More importantly, this warranty doesn’t cover two (2) items:
Asphalt roofing companies operate high-technology manufacturing plants; the risk of manufacturing defects is very low; hence why they can offer generous warranties. At the same time, manufacturers are very aggressive in inspecting the roof prior to providing warranty coverage and have identified that most causes of “warranty” claims are due to the installer’s workmanship, and not the material itself. I have seen situations of delaminating shingles where the manufacturer simply dropped a handful of new bundles on the driveway and left. So while you may think you have limited-Lifetime coverage, you may have nothing.
What can you do to protect yourself? As a professional roofing contractor in business for over 20 years, and with intent to stay in business and service my customers longer, I provide warranty coverage against any errors in workmanship. In addition, I am “Installer Certified” for several lines of asphalt shingles that I install; the manufacturer’s warranty includes a reasonable labor or installation cost to repair or replaced manufacturing defects in these situations.
One of the biggest motivations of DIY is saving money. Make sure you understand the limitations of the manufacturer’s warranty. More importantly though, make sure you don’t try to spend dollars to chase dimes. By that I mean, don’t try to save money on your roof by DIY if you think you will have warranty coverage later. And with your house as your most significant investment, do you really want to risk your first line of defense against the weather to trying to save a few dollars? You likely have other home improvements you would like to focus on; leaving roofing to the roofing professionals will enable you to undertake these other projects, and know that you have warranty coverage for installation and workmanship errors as well as labor in the situation of manufacturer’s defect.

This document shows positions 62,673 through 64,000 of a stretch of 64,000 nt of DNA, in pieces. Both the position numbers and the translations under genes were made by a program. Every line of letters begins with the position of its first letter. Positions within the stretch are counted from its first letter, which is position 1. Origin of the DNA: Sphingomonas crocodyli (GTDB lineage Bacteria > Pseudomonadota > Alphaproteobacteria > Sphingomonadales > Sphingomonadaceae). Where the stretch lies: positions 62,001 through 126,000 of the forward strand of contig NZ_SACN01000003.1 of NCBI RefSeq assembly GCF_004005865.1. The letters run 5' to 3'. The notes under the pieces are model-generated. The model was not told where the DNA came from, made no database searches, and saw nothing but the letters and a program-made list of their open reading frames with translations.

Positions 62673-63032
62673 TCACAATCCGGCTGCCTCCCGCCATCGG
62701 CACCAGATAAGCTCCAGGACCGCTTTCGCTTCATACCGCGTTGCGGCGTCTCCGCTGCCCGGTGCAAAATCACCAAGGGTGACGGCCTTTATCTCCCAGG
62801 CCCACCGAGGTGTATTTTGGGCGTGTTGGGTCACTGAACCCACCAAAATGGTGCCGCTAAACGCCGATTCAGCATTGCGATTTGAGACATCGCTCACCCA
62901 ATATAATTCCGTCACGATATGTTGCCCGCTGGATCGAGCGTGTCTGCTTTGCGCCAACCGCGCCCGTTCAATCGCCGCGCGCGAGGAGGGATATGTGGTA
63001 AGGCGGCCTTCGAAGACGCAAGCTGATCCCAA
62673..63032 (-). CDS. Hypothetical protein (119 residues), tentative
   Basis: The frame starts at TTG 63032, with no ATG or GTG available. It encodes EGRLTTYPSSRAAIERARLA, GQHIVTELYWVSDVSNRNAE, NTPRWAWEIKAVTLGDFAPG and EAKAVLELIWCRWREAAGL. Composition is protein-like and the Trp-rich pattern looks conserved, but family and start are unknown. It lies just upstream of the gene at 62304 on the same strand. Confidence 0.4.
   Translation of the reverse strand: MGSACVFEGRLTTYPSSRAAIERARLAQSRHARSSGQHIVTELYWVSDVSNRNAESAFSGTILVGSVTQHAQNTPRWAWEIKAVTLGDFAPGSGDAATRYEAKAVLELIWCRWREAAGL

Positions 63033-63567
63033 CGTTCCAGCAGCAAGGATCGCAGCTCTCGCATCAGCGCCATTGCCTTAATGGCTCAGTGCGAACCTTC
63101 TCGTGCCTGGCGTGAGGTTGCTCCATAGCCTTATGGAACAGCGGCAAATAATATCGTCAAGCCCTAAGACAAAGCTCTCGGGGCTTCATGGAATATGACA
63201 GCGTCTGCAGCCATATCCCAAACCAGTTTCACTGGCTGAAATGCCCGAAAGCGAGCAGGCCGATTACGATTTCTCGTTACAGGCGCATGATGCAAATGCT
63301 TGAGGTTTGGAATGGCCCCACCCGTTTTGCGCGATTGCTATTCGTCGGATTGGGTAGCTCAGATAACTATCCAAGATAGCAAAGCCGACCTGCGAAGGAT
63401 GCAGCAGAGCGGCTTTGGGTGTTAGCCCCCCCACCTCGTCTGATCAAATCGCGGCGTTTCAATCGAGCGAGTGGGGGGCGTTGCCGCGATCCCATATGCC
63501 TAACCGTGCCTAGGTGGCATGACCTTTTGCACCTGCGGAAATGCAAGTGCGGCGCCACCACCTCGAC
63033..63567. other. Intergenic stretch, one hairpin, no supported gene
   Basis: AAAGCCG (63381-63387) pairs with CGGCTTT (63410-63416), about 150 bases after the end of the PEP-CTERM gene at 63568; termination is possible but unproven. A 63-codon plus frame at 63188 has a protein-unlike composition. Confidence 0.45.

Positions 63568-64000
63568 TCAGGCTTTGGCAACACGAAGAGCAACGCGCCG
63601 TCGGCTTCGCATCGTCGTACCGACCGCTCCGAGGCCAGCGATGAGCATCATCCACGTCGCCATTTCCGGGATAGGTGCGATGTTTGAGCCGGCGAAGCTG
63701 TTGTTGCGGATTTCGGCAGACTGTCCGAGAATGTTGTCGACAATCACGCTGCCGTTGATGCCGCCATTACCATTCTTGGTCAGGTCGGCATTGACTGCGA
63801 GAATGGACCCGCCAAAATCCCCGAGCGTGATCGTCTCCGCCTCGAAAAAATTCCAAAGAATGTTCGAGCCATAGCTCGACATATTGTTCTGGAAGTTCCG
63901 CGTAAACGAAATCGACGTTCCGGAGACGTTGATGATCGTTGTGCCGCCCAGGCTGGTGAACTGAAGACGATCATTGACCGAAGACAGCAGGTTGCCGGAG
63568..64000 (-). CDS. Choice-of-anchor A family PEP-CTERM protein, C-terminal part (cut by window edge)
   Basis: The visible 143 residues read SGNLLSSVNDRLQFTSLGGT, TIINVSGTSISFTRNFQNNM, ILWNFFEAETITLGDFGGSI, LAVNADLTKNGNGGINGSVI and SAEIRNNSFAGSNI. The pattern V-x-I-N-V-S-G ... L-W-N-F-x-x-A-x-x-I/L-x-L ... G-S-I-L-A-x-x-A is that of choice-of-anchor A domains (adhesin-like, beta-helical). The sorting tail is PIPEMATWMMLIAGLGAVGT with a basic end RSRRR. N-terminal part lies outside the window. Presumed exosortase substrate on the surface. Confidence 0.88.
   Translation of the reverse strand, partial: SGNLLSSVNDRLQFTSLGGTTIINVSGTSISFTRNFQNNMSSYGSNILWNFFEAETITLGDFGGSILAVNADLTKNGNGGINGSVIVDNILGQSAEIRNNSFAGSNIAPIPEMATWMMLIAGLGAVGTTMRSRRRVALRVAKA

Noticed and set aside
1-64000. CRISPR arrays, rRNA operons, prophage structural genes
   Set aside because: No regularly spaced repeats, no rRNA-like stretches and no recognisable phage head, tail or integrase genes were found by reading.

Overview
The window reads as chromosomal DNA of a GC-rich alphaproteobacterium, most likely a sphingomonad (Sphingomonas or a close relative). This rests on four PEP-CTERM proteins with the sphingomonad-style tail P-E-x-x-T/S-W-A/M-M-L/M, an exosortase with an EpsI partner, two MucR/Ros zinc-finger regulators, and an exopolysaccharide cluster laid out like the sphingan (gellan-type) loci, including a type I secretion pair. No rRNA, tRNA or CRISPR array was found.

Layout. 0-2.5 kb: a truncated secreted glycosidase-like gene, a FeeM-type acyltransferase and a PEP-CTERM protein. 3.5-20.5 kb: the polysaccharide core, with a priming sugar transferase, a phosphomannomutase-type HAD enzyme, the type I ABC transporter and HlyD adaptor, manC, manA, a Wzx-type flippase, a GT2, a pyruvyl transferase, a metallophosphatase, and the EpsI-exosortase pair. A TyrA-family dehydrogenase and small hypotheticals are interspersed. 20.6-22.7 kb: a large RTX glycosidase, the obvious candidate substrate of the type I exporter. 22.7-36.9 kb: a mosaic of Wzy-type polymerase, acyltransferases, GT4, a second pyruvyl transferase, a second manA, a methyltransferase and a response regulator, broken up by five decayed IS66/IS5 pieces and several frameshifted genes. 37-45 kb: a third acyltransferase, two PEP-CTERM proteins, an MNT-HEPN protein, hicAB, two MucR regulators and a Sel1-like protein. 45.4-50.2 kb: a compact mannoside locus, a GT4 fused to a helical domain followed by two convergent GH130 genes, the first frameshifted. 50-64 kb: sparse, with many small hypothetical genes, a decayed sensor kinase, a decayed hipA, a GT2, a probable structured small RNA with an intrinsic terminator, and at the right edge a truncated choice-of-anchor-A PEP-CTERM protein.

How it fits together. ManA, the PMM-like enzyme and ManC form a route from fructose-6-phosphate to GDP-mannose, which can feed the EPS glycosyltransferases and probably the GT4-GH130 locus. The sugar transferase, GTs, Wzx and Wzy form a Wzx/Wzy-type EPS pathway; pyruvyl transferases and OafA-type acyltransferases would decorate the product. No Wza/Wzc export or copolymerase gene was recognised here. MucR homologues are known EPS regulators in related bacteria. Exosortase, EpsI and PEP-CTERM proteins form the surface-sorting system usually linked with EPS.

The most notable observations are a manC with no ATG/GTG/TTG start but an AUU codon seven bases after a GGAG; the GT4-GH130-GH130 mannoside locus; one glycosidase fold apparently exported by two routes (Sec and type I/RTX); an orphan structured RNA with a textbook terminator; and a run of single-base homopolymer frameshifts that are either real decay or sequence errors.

Is Roofing a DIY Job – Tools
This is one of the great advantages professionals bring. We work with our tools every day, so we invest in quality tools and they pay us back. Of course this is one of the greatest advantages of DIY jobs too; with the money you save you want more tools. This is a universal of DIY-motivated homeowners => tools are good and more tools are better!!!
But it isn’t just the tools. You need to understand how to use those tools to get the most out of them. Every time you put a new tool in your hand, there is a learning curve.
A hammer, a Roofing Utility Knife, and a Hack Saw will get you a long way. You could hammer every nail, and old timers certainly did it this way before pneumatic tools, but then there is skill to hammering nails as well (keep them straight, don’t smack your thumb, don’t underdrive the nails, and don’t damage the shingles). Back to some basic math though, a typical roof is 30-squares, each square is 3-bundles, each bundle is 20-shingles, and each shingle takes 4-6 nails (this depends on roof slope and prevailing wind considerations) – this is right around 10,000 nails. Have fun with that.